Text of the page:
Tuesday, August 28, 2012

Rare Photographs of Chinese Women from the 1800s

At home or abroad, in holiday robes or in plain clothing, the heart of a Chinese female seems to be at all times ready to overflow with mirth and good humor.

In this photograph from 1868, the bound feet of a Chinese woman are juxtaposed with a normal, unbound foot. The difference is incredible. The tiny shoe propped up against the wall looks like it was made for a small child, not a full-grown woman.

Here’s a sight that isn’t really that unusual, even today: two ladies, in this case Amoy women, sitting together for a bit of a chat.

Pictured here, in another photograph from 1871, is a young woman from Taiwan, which was known as ‘Formosa’ in the 19th century.

Seen here is one of the most widespread traditions of human society in any country, the wedding. The bride stands with her face covered, and indeed, it was quite normal for a groom not to see his bride before they were wed.



Seated here with her feet up is a ‘lily-footed’ woman – a term for those who had their feet bound as children. In the Chinese culture of the time, the size of a girl’s feet were as important (if not more so) than the appearance of her face.

The woman in this photograph from around 1868 seems to be in a reflective mood.

This lovely looking lady could be either Tartar or Manchu.

Here’s a universal image if ever there was one: a mother and her baby. It looks like a boy, which at the time was the more desirable sex for a child.

You might think this young Chinese lady is leaning on the table for effect, but it may just as well have been to keep her from falling over!

The Empress Dowager Cixi rose from the position of concubine to become the most powerful woman in China, in a reign that lasted 47 years – from 1861 to 1908. Seen here as a young woman, Cixi had the fortune to bear the Xianfeng Emperor’s only male heir.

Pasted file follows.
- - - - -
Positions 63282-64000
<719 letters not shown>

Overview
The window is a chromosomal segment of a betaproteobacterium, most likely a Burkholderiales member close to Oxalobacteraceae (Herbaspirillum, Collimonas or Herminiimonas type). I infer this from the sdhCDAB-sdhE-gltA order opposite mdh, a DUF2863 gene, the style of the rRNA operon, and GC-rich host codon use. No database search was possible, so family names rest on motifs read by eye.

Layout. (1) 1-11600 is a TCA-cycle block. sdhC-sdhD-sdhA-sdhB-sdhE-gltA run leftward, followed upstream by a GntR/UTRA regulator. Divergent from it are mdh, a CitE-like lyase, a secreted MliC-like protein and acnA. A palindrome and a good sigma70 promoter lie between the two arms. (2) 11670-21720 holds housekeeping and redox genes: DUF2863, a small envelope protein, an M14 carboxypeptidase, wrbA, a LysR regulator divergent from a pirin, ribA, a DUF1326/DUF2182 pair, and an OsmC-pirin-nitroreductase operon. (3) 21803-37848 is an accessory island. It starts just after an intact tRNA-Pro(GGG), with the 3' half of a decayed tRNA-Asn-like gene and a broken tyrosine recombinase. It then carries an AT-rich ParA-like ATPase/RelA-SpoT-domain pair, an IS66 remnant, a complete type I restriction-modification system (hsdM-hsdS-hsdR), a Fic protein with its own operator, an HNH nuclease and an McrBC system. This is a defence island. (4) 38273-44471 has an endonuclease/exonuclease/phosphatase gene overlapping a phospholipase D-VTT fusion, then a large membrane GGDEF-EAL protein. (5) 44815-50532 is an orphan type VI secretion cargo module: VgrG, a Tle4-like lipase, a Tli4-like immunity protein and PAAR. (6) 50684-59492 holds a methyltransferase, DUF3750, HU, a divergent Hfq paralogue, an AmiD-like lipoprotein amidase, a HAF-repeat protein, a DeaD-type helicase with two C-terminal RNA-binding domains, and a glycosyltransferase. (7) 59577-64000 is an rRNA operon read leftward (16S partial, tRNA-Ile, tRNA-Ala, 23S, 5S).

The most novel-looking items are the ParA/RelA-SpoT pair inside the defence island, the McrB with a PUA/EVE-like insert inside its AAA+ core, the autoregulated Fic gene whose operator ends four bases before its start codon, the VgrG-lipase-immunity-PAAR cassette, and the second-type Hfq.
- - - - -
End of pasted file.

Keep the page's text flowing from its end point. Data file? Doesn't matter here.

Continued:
Judging by their fancy outfits, these young ladies were likely of noble birth. This status is reinforced by the tiny shoes peeping out from beneath the dress worn by the girl on the left, evidence of foot binding.

This lady carrying her baby on her back does not appear to have had her feet bound. If she was from the province of Guangdong (Canton), this may have meant she was a younger daughter in a poor family.

These girls seem to have had the fortune of being born into a non-foot binding tradition. The Manchu people were among those who historically eschewed the practice; in fact, their Emperor forbade it when they came to power in 1644.

In this 1868 photograph, three Chinese ladies gather for a chat in what looks like a courtyard. Chinese women’s clothing was considered unshapely and demure by Western standards, even at that time.

Chinese women of the 19th century spent a lot of time and care on their hairstyles.

This Manchu bride is all decked out in her wedding finery, and both the ladies in the picture – taken in 1871 – are dressed in the Manchu style of curve-fronted robes that fastened at the shoulder.

In a photograph taken in Peking around 1867, this sumptuously dressed Manchu bride looks as though she's supporting quite a weight on her head with that headdress.

(via)

1 comment:

  1. Just wanted to point out to you that, picture #8, that "Tartar or Manchu" could have been better expressed as "Tartar (Manchu)" as both terms were used to described peoples of Manchurian heritage.

    Picture #11, your "Empress Dowager Cixi; seen here as a young woman..." is misidentified. That is actually a picture of Wan Rong, the empress to Puyi (the last emperor).

    Picture #12, your premise of foot binding being a practice of nobility is incorrect. In fact, in picture #14, you correctly attest to this by stating that the Manchu (the ruling class) "...eschewed the practice." Foot binding was widely prevalent even amongst the Han (majority ethnicity) peasant class. Thus, Foot binding is NOT evidence of nobility.

    Thank you for your interest in Chinese History though its imagery, cheers!

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